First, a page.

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The Difference Between Debit and Credit — and Why Debit Is the Safer Option

The Difference Between Debit and Credit — and Why Debit Is the Safer Option

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The following is adapted from “Your Money Vehicle.

When you’re out for lunch with friends, buying concert tickets, or getting a new pair of shoes, you are often faced with the same question: “Should I use my debit or credit card?”

You think of a commercial that made your credit card look like a wise financial decision — I mean, credit is everywhere, right? What could go wrong? The commercial talked about building up your credit score and even went so far as to entice you with the possibility of receiving “amazing rewards!”

However, to make the right decision, you must understand the difference between the two payment options, and why that credit card company is so eager to get you to use its product. Let’s take a look at what separates credit from debit—and why debit is usually the safer option.

Credit vs. Debit: What’s the Difference?

Both credit and debit cards can be used for the same end: to make purchases. Their differences, however, can be summarized by the following three questions:

  1. Where does the money come from?
  2. What is being transferred?
  3. Will I be charged interest?

Let’s look at an example. You get out of your car to pump some gas, then swipe your card to pay for it. Who is being contacted? What are they sending? What does it cost? Some would say it doesn’t matter as long as the transaction goes through. But there is a significant difference in how you choose to pay for filling up your gas tank. 

Let’s answer each of these questions and see how credit cards and debit cards compare.

Where Does the Money Come From?

Credit cards and debit cards pull money from different places, but you wouldn’t know it simply by swiping one of them at the checkout line. 

When you swipe a debit card, a signal is sent directly to your bank, alerting them that some of the funds you have in your account are being used to complete your purchase. 

When you swipe a credit card, a signal is sent to a third party — not you or your bank, but a credit company, or lender. This third party is being alerted that funds are being requested. You then borrow the money from that company to make the purchase.

Once the signal for the purchase is sent, the type of card you used determines what happens next. 

What Is Being Transferred?

With a debit card, your bank will be sending over cash from your bank account to pay for your purchase. So, if you have $100 in your bank account and use $20, you will now have $80 in your bank account.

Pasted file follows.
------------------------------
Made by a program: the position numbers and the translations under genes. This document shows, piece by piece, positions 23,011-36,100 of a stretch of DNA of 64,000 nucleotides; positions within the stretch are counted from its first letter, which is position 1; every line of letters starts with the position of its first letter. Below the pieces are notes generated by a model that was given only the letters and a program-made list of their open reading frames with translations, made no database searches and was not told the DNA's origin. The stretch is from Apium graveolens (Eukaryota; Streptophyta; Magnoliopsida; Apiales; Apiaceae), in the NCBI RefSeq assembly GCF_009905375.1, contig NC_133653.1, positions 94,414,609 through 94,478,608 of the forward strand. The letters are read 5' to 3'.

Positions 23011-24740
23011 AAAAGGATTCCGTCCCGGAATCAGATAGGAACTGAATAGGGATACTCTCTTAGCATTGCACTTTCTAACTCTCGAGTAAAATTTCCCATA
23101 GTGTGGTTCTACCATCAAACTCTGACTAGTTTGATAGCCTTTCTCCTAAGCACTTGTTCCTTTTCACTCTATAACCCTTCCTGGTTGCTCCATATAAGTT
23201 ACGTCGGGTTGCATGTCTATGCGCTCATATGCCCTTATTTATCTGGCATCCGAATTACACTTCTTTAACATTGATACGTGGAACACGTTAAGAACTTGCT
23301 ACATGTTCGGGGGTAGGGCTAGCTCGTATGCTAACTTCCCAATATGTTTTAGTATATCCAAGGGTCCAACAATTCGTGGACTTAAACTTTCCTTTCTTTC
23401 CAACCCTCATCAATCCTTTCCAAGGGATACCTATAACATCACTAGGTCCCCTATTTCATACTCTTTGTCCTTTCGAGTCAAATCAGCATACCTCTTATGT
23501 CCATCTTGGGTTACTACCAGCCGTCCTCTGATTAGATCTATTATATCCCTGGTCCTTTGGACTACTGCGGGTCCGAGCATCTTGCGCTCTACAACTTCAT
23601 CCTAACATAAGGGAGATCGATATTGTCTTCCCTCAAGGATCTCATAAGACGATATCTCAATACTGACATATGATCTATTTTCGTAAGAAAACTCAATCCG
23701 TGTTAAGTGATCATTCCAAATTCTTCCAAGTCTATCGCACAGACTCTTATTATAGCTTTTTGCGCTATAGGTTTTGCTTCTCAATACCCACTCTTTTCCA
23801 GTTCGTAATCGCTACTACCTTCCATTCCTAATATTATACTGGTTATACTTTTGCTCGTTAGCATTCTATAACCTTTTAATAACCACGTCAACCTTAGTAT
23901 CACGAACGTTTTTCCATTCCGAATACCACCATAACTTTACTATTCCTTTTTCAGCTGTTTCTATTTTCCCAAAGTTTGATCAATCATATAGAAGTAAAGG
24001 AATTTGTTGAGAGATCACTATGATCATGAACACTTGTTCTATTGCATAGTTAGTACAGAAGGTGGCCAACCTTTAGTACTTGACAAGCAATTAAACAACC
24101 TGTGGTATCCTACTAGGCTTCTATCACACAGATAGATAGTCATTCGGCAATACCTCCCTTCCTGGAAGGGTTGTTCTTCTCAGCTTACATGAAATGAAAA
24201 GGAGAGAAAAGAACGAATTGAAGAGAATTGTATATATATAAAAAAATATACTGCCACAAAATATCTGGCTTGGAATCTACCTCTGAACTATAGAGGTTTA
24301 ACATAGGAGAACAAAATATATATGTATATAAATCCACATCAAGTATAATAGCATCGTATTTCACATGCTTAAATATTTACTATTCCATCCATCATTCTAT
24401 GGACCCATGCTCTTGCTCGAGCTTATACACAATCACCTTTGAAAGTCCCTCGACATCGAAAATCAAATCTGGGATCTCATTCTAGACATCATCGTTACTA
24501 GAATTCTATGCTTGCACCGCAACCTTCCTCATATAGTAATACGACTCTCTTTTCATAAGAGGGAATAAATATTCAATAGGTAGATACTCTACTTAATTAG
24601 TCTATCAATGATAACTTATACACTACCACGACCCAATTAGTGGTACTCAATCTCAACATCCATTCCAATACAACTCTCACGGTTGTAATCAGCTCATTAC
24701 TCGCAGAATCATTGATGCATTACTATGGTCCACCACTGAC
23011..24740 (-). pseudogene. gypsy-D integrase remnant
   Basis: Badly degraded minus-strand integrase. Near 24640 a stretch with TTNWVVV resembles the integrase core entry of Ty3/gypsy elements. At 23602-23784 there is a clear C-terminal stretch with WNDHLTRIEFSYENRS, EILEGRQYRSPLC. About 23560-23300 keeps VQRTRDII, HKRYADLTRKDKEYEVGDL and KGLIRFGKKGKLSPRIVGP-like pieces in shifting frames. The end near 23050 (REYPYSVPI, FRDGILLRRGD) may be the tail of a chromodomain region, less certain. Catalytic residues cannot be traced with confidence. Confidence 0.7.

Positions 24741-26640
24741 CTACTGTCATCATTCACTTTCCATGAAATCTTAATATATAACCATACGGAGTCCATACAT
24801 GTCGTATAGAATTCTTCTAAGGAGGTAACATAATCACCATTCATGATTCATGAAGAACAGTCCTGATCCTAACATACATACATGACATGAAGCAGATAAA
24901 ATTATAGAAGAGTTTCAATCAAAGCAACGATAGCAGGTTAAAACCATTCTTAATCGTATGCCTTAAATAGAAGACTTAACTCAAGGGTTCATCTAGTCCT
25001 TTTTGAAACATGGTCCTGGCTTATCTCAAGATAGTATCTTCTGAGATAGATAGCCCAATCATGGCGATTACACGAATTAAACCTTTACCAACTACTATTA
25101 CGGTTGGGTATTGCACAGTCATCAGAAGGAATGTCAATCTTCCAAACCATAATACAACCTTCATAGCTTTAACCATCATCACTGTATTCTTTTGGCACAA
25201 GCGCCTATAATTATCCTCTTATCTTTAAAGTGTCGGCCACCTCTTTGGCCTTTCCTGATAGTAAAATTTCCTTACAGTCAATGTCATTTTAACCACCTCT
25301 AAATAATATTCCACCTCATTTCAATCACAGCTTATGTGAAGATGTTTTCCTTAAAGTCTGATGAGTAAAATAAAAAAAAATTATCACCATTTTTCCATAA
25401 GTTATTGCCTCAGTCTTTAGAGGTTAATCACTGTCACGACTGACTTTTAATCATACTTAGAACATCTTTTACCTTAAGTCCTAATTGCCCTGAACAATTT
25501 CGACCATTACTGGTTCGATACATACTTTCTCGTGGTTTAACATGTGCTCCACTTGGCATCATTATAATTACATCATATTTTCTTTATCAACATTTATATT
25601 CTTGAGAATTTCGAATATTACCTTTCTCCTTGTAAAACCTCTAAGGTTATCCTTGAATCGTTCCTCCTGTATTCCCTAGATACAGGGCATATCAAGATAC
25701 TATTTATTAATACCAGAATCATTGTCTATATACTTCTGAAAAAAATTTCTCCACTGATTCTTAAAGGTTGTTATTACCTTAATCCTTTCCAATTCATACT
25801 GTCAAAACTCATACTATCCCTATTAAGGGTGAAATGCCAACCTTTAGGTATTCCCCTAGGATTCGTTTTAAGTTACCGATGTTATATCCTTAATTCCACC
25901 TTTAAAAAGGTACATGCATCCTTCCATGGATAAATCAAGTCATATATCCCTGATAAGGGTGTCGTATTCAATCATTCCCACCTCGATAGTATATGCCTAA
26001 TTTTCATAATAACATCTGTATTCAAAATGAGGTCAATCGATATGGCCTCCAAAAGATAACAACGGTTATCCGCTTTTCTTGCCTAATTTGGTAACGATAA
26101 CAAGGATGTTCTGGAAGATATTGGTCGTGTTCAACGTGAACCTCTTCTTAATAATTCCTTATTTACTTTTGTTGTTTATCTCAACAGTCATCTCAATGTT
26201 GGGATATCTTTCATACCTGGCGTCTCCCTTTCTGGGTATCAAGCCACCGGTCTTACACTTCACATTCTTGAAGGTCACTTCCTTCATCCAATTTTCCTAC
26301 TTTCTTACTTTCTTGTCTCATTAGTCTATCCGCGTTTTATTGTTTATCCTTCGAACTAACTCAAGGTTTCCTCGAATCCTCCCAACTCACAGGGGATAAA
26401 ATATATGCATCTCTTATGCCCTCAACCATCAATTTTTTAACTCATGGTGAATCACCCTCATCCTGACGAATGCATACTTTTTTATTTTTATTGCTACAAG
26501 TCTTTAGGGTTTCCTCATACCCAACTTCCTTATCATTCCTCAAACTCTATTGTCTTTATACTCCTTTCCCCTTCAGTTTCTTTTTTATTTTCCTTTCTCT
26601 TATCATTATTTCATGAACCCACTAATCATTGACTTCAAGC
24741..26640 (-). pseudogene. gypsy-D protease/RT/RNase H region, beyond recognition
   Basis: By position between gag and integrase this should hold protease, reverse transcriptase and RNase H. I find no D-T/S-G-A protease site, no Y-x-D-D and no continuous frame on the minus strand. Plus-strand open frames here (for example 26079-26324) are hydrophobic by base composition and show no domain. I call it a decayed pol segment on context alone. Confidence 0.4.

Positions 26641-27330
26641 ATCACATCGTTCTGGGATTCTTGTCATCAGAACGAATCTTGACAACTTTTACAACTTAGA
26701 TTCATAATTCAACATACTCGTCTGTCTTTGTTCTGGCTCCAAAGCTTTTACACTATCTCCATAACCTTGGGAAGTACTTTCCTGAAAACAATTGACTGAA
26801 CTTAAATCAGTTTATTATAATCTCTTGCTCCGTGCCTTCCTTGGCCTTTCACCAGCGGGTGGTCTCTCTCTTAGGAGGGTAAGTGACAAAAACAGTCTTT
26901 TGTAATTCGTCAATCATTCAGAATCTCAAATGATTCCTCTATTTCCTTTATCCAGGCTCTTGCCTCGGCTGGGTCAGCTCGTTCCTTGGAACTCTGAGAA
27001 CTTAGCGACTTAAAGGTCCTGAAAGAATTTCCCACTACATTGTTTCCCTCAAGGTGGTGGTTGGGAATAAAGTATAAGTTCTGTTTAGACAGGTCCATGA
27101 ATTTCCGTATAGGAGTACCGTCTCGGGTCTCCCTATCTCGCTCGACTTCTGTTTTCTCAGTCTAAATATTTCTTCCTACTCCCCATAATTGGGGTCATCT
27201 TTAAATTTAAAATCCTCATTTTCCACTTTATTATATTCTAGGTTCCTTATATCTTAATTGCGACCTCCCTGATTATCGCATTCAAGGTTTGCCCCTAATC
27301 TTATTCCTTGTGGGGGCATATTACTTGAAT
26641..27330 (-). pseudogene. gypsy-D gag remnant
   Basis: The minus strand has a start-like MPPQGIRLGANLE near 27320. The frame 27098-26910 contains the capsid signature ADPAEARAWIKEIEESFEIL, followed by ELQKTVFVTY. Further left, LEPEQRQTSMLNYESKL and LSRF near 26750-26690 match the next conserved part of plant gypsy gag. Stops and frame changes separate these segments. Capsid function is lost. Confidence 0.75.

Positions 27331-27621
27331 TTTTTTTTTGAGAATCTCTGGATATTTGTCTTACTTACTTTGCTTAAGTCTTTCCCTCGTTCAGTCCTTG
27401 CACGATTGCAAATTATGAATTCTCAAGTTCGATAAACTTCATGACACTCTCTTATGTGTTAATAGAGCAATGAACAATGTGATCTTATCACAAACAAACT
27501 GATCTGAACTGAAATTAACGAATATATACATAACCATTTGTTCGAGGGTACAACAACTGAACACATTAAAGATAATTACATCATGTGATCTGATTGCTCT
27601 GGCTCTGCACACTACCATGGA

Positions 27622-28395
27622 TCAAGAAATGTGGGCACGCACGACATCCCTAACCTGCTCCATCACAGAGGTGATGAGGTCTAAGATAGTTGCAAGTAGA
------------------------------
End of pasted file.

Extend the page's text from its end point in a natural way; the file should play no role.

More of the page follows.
With a credit card, the credit company will be sending cash to the gas station and credit to your account. What is being sent to you is not cash, it is credit, or a promise that you will pay the credit card company (a lender) cash at a later time later. 

The usage of credit is based on trust and allows you to buy something without paying for it — it is based on trust because the loan is “unsecured.” A secured loan for a home or a car has an underlying asset to it that if things were to go wrong the lender would receive, or what is called “collateral.” 

In the case of using credit (an unsecured loan), there is nothing the company can take away if you decide not to pay. At least not immediately. This is why they must trust that you will pay your loan back in the future. So, if you have $100 in your bank account and charge $20 on your credit card, you will still technically have $100 in your bank account, but you will also have a loan for $20.

That’s not to say you can get away with not paying your credit card bill. Two reasons falling behind on payments will cause you to owe even more:

  1. There will be penalties for missing payments and the company will raise the interest rate you are charged going forward. 
  1. Failing to pay can also hurt your credit score—a score other lenders use to determine your reliability as a borrower—which can hurt your future ability to get a loan. 

Speaking of interest, let’s look at how debit cards differ.

Will I Be Charged Interest?

Debit cards don’t charge you money to make the transaction, because you are using your money, and once the cash lands, the transaction is complete. 

As I described above, credit cards charge you interest, because when the credit company sends cash to the gas station, a loan or credit is sent to you. Remember this: There are almost always strings attached when you use other people’s money. Regarding credit cards, the string is called an Annual Percentage Rate (APR). The APR is the percentage of interest that will be charged over an entire year. 

Why Debit Is Cheaper Than Credit

To summarize the difference between debit cards and credit cards: Debit is spending your own money, while credit is borrowing money to pay for your purchases. 

Debit is the cheaper of the two options because it protects you from spending more money than you’re making — you can’t spend more than what is in your bank account. Well, you may be able to, but there are ways to set things up with your bank to make sure you don’t.

Credit, on the other hand, makes it easy to spend money that you don’t have. You’re borrowing it, and paying interest for the privilege of borrowing it. This leads to what is sometimes called a “credit trap” or when your purchase ends up costing more than you thought. 

Fortunately, there’s an easy way to USE your cards: Treat your credit card like a debit card. This means you should not spend what isn’t in your bank account and avoid the ‘credit trap’!

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